Changing/Fluctuating Analog Input

I need help getting a stabile reading from an analog input using a Nano 3.0. I am trying to measure a regulated 3.3v power source, but the reading changes depending on whether or not the USB cable is connected (even though the power source does not change). I have tried using the Nano’s own 3.3v power-out supply as a reference, but it changes, too, when the USB cable is connected!

Pins sensorValue2 and sensorValue3 are both 3.3v from different sources.

The code I am using is as follows:

#include <LiquidCrystal.h>

const int analogInPin1 = A1;
const int analogInPin2 = A3;
const int analogInPin3 = A2;
LiquidCrystal lcd(12, 11, 5, 4, 3, 2);

int sensorValue1 = 0;
int sensorValue2 = 0;
int sensorValue3 = 0;

void setup() {
  lcd.begin(16, 2);
  lcd.print("VCC1  V3.3  VCC2");
}
void loop() {
  sensorValue1 = analogRead(analogInPin1);            
  sensorValue2 = analogRead(analogInPin2);            
  sensorValue3 = analogRead(analogInPin3);            
  lcd.setCursor(0, 1);
  lcd.print(sensorValue1/184.99);
  lcd.setCursor(6, 1);
  lcd.print(sensorValue3/223.33);
  lcd.setCursor(12, 1);
  lcd.print(sensorValue2/217.90);
  
  delay(500);                     
}

What is the VIN voltage when you disconnect the USB?

Regulated 5v, but I have tried changing that, too, between 3.3v and up to 12v...it doesn't seem to affect it (same result, in other words).

The most likely cause for change of ADC values is a different voltage feeding the chip.
This sketch reads the ADC value while compensating for VIN courtesy of retrolefty. Modified slightly by me.
Hopefully it works on the nano. Can be modified to print to LCD instead of serial.

// Function created to obtain chip's actual Vcc voltage value, using internal bandgap reference
// This demonstrates ability to read processors Vcc voltage and the ability to maintain A/D calibration with changing Vcc
// Now works for 168/328 and mega boards.
// Thanks to "Coding Badly" for direct register control for A/D mux
// 1/9/10 "retrolefty"
int battVolts;   // made global for wider avaliblity throughout a sketch if needed, example a low voltage alarm, etc

void setup(void)
    {
     Serial.begin(1200);
/*     Serial.print("volts X 100");
     Serial.println( "\r\n\r\n" );*/
     delay(100);
    }
    
void loop(void)
    {
     battVolts=getBandgap();  //Determins what actual Vcc is, (X 100), based on known bandgap voltage
     Serial.print("Battery Vcc volts =  ");
     Serial.println((float)battVolts/100);
     Serial.print("Analog pin 0 voltage = ");
     Serial.println((float)map(analogRead(0), 0, 1023, 0, battVolts)/100);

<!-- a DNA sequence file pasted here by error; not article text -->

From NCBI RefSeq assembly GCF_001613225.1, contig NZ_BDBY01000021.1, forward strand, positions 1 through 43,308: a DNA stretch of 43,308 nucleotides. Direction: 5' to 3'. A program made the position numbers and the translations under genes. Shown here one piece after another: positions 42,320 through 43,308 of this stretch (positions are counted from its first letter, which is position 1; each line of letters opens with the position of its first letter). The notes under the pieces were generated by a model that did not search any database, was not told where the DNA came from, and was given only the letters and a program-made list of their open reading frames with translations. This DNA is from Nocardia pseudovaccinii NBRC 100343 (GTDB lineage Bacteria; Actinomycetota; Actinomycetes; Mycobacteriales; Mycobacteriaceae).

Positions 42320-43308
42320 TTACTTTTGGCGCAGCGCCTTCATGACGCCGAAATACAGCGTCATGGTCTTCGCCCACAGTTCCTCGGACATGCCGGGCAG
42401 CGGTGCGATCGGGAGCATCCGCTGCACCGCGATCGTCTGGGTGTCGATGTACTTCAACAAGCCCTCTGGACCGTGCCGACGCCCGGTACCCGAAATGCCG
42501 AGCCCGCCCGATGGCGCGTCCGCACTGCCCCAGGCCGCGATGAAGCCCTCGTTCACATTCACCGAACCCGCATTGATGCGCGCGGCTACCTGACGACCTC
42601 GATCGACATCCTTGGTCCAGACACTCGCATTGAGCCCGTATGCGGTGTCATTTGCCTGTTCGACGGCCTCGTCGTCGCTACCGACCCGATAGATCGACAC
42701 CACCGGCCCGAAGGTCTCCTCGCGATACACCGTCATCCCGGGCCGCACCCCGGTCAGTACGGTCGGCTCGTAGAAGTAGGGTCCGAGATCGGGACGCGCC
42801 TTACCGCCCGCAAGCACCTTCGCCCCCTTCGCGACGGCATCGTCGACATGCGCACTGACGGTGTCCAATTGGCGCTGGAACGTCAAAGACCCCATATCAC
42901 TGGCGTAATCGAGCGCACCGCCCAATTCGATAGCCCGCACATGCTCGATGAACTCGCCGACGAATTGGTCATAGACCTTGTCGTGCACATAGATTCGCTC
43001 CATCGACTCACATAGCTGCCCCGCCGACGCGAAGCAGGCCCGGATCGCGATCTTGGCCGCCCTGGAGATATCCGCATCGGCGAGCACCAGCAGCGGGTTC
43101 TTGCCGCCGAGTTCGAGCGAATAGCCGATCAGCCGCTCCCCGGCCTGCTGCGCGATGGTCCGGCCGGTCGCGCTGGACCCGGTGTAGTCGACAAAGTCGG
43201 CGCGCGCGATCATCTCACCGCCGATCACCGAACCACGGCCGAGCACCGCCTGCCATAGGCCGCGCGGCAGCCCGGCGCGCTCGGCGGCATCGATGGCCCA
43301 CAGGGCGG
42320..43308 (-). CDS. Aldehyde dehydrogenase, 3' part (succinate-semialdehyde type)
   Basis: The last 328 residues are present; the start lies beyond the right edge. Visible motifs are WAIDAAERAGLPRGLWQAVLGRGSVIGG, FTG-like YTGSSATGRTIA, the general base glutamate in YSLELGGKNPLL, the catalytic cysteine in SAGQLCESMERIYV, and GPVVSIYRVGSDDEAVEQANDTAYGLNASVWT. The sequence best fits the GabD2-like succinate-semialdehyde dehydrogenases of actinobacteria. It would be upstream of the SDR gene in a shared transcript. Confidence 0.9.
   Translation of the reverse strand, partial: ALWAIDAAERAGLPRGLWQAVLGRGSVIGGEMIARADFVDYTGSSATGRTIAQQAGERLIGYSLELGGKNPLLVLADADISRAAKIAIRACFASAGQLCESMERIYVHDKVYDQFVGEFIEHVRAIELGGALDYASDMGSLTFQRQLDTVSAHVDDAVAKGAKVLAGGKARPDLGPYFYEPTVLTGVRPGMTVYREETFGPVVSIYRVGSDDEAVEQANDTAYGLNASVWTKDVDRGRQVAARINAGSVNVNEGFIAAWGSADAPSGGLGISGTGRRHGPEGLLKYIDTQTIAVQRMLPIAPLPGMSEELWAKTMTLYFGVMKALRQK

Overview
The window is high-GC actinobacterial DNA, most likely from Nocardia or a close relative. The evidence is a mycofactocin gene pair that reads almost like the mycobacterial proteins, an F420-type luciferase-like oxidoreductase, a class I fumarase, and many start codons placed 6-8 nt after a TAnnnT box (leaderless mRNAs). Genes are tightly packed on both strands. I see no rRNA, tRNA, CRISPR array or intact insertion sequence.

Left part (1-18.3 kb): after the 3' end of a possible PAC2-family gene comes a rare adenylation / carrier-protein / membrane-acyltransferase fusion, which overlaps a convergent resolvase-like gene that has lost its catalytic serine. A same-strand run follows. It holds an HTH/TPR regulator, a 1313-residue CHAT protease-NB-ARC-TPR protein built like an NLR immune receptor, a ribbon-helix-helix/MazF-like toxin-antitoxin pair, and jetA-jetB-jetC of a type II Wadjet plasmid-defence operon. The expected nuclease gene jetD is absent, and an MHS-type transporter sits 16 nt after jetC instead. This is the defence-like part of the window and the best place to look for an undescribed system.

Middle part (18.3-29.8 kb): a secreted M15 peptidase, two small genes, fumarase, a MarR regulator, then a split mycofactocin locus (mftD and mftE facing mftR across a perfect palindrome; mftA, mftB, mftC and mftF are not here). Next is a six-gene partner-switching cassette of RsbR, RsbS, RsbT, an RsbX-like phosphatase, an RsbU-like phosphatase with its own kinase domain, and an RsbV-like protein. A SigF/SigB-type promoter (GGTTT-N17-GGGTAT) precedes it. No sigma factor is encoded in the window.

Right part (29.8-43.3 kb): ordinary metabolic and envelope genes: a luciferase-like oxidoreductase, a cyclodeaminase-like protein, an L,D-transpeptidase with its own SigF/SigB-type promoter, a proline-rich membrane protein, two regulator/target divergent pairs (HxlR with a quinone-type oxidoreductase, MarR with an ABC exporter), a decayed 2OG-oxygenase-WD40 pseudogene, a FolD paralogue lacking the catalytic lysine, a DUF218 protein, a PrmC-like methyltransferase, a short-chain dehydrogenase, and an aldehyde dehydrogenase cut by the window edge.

Serial.println();    
     delay(250);
    }

int getBandgap(void) // Returns actual value of Vcc (x 100)
    {
        
#if defined(__AVR_ATmega1280__) || defined(__AVR_ATmega2560__)
     // For mega boards
     const long InternalReferenceVoltage = 1115L;  // Adjust this value to your boards specific internal BG voltage x1000
        // REFS1 REFS0          --> 0 1, AVcc internal ref. -Selects AVcc reference
        // MUX4 MUX3 MUX2 MUX1 MUX0  --> 11110 1.1V (VBG)         -Selects channel 30, bandgap voltage, to measure
     ADMUX = (0<<REFS1) | (1<<REFS0) | (0<<ADLAR)| (0<<MUX5) | (1<<MUX4) | (1<<MUX3) | (1<<MUX2) | (1<<MUX1) | (0<<MUX0);
  
#else
     // For 168/328 boards
     const long InternalReferenceVoltage = 1056L;  // Adjust this value to your boards specific internal BG voltage x1000
        // REFS1 REFS0          --> 0 1, AVcc internal ref. -Selects AVcc external reference
        // MUX3 MUX2 MUX1 MUX0  --> 1110 1.1V (VBG)         -Selects channel 14, bandgap voltage, to measure
     ADMUX = (0<<REFS1) | (1<<REFS0) | (0<<ADLAR) | (1<<MUX3) | (1<<MUX2) | (1<<MUX1) | (0<<MUX0);
       
#endif
     delay(50);  // Let mux settle a little to get a more stable A/D conversion
        // Start a conversion  
     ADCSRA |= _BV( ADSC );
        // Wait for it to complete
     while( ( (ADCSRA & (1<<ADSC)) != 0 ) );
        // Scale the value
     int results = (((InternalReferenceVoltage * 1023L) / ADC) + 5L) / 10L; // calculates for straight line value 
     return results;
 
    }

MacDuino:
but the reading changes depending on whether or not the USB cable is connected (even though the power source does not change).

What is Vin? If Vin is not at least 7.5V or higher then USB will always be selected.

What does "changes" mean. What actual ADC values are you reading?

That code didn't change much: Analog reading is now 464 with USB (with AND without external 5V power), and 399 on external power. Using the same math I utilized with the Nano's known 3.3V, I get a reading of 2.08V with USB, and 1.78V without. (The original program gave analog readings of 822/external 5V only, 722/USB AND external 5V supplied, and 595/USB only.)

When USB IS hooked up, enabling/disabling external power makes no difference in measurement. MY regulated 5V measures the same as the Nano's 5V output either way. It is only 3.3V that I am having trouble with.

Since the external 3.3V source I am measuring doesn't change, why is the analog reading fluctuating so much?? Is the Nano's power regulator that bad?

...

I just hooked it back up to 9V for grins, and I'm getting a different reading from the Nano's 3.3V out (even though it's not really changing). I'm going to re-program from scratch using the Nano's 3.3V AND 5V for reference - wish me luck.

Also, thank you for your patience; although I have been programming since I was 9 years old (back in the "old days" of the TRS-80 Model I), this is my first foray into the physical programming world. Tons of fun! :slight_smile: Arduino is awesome!

I have tried everything from 5-12V with the same result.

The analog read changes, not the voltage I am reading. ADC?